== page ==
Volstad Act Prohibits Giants from Scoring
Anthony Rizzo crushed a tape-measure two run home run, Chris Volstad and Jay Jackson combined to throw six innings of five-hit one-run ball, and the Cubs withstood a late San Francisco rally, edging the Giants 5-4 in Cactus League action at warm & sunny Scottsdale Stadium this afternoon.
The game was scoreless through the first two innings, but the Cubs put two runs on the board against Giant LHSP Madison Bumgarner in the top of the 3rd. Starting pitcher Chris Volstad lined a lead-off single to RF, advanced to 3rd base on a David DeJesus double to the 430-foot sign in dead center (normally would have been a stand-up triple for DeJesus, except Volstad was “clogging the bases” in front of him), and then scored on a Darwin Barney ground out, with DeJesus moving up to 3rd. Starlin Castro then knocked-in DeJesus with an RBI single grounded through the 5.5 hole and into LF.
The Cubs scored another run off Bumgarner in the top of the 4th, as Steve Clevenger lined a single to right, and Josh Vitters ripped a pinch-hit opposite-field two-out RBI triple into the right-centerfield gap to score Clevenger from 1st.
Meanwhile Chris Volstad, Scott Maine, and Jay Jackson were shutting-down a mostly “A” team Giant lineup (Pagan-M. Cabrera-Sandoval-Posey-Huff-Belt-Theriot-Crawford), allowing just one run on six hits (and no walks) over the first seven innings.
Volstad and J. Jackson were particularly effective, each breezing through a three-inning stint.
Volstad threw three shutout innings (39 pitches – 25 strikes), allowing just one hit. The 6’8 right-hander had the Giant hitters beating his sinker into the ground throughout his three innings of work (7/1 GO/FO).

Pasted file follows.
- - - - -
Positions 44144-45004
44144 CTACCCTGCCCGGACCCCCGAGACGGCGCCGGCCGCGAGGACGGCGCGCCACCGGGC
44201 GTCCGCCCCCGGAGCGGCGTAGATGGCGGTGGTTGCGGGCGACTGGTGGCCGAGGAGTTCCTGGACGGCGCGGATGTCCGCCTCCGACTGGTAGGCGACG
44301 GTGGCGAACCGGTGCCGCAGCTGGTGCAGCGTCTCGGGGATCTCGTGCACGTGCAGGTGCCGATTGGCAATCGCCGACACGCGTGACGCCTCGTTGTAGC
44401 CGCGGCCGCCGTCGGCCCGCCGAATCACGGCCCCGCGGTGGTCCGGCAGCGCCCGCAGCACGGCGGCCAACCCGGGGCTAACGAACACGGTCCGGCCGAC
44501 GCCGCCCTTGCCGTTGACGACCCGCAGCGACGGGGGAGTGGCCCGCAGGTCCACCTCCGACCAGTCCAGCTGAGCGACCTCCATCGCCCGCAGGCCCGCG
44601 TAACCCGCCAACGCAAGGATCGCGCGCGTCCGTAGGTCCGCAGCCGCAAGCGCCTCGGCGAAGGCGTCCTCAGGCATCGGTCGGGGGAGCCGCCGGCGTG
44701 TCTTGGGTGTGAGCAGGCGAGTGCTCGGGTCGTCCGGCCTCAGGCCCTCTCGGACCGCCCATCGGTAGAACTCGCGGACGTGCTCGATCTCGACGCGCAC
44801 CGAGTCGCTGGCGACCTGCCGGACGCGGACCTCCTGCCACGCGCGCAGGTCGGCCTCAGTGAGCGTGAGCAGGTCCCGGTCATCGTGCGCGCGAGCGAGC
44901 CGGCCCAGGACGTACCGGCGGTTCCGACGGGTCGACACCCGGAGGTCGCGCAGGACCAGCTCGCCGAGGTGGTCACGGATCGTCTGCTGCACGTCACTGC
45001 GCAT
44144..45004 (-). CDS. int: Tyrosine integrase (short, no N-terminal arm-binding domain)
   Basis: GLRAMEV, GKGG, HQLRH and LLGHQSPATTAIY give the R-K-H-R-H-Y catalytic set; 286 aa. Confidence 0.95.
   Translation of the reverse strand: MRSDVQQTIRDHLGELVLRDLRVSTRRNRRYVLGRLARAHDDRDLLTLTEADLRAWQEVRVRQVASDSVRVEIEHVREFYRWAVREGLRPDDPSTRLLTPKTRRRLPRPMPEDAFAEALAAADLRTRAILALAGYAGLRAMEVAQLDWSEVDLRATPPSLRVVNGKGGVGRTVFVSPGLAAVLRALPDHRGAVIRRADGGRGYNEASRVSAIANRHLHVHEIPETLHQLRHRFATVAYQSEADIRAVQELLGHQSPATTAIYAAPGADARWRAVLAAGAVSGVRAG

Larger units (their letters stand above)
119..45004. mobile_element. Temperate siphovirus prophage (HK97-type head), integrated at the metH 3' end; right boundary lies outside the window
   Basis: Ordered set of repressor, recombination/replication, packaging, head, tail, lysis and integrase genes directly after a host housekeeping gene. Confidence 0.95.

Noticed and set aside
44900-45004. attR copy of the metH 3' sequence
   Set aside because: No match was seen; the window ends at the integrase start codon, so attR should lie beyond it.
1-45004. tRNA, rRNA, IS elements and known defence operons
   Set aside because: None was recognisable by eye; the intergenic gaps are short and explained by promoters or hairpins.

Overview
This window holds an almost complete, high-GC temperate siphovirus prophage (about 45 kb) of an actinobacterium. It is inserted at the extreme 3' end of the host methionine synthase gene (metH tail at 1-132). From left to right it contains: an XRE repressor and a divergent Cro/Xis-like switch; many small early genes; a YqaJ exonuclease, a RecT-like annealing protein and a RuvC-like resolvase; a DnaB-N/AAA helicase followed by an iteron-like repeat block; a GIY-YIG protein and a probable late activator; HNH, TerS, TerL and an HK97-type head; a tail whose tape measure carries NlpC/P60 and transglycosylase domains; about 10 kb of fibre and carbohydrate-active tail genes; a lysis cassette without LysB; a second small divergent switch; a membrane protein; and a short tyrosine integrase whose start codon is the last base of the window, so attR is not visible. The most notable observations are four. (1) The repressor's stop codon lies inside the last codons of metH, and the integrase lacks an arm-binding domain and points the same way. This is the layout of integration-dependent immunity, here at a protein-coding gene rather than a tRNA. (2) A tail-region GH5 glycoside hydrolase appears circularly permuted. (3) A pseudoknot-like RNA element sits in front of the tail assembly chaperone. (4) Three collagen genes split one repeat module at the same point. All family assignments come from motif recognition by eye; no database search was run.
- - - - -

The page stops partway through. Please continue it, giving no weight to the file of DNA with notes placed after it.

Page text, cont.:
J. Jackson also threw three innings (37 pitches – 23 strikes, 5/3 GO/FO), surrendering a run in the 5th on an Angel Pagan two-out RBI triple (bad break on the ball and a poor route taken by CF Dave Sappelt), but he finished strong, retiring seven of the last eight men he faced. J-Jax's likely destination will be the Iowa Cubs starting rotation, but he has been very impressive so far this spring.
The Cubs added two more runs in the top of the 7th, as Adrian Cardenas ripped a two-out double into the RF corner, and scored when Anthony Rizzo clubbed a towering two-run 450+ foot HR over the Charro Party Pavilion well beyond the RF fence. (It was so obviously a homer run that none of the SF outfielders moved an inch, and the ball itself was last seen headed for Don & Charlie's for an early-bird special).
Battling for a job in the Cub bullpen, RHP Andy Sonnanstine fared poorly in the bottom of the 8th. The ex-Ray allowed three runs on five hits (including back-to-back ringing doubles leading off the inning), but one of the other hits was a nifty squeeze bunt single, and another should have been scored a FC because 3B Blake DeWitt tried to tag a runner going from 2nd to 3rd (he missed him), and then threw late to 1st base (there were two outs at the time… just throw the friggin’ ball to 1st base, Blake!).
23-year old RHP Alberto Cabrera (like Jay Jackson, also likely destined for Iowa) had a shaky 9th, but did manage to retire the side and pick-up the save (leaving the tying run stranded at 3rd).
Cubs 2012 Spring Training sensation Joe Mather got the start at 3B today, a position he has played before, although not much in recent years. Mather was drafted by the St. Louis Cardinals out of HS as a shortstop, and was moved to 3B after his rookie season in the minors. He played 3rd base for the next three seasons in the minors after that, before being moved to corner OF and 1B.